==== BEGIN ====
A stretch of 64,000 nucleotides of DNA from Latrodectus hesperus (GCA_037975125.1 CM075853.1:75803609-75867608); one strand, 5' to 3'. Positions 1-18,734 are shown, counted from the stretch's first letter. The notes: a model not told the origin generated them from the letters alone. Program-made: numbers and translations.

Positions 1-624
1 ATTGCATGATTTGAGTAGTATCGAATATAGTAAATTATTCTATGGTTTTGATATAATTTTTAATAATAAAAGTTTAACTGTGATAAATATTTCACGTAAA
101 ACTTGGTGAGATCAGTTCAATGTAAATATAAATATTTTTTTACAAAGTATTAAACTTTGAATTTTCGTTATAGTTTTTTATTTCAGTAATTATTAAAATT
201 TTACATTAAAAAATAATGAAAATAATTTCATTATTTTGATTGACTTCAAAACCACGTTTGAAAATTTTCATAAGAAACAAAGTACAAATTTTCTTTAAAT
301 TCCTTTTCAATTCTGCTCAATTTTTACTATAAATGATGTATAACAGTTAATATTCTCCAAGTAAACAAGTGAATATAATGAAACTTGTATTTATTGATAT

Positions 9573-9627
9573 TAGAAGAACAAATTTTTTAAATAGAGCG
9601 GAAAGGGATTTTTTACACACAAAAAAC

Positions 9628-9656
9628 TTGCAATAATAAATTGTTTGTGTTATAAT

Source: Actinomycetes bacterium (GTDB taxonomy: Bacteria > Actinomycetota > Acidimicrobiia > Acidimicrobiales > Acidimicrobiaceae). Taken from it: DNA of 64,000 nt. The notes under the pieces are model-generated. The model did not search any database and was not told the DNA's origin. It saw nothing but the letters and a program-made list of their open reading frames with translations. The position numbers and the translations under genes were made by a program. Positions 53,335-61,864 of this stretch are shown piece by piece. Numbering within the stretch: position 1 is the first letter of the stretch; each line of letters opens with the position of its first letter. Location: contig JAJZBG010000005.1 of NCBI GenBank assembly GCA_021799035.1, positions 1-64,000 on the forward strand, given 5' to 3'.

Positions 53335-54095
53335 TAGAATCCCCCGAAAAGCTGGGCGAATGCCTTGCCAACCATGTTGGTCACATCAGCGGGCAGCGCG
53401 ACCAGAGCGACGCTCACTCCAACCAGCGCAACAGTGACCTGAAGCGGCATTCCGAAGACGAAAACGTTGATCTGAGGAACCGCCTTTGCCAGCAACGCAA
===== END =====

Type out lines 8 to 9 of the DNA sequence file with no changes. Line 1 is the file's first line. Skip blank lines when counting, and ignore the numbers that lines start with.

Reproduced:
9573 TAGAAGAACAAATTTTTTAAATAGAGCG
9601 GAAAGGGATTTTTTACACACAAAAAAC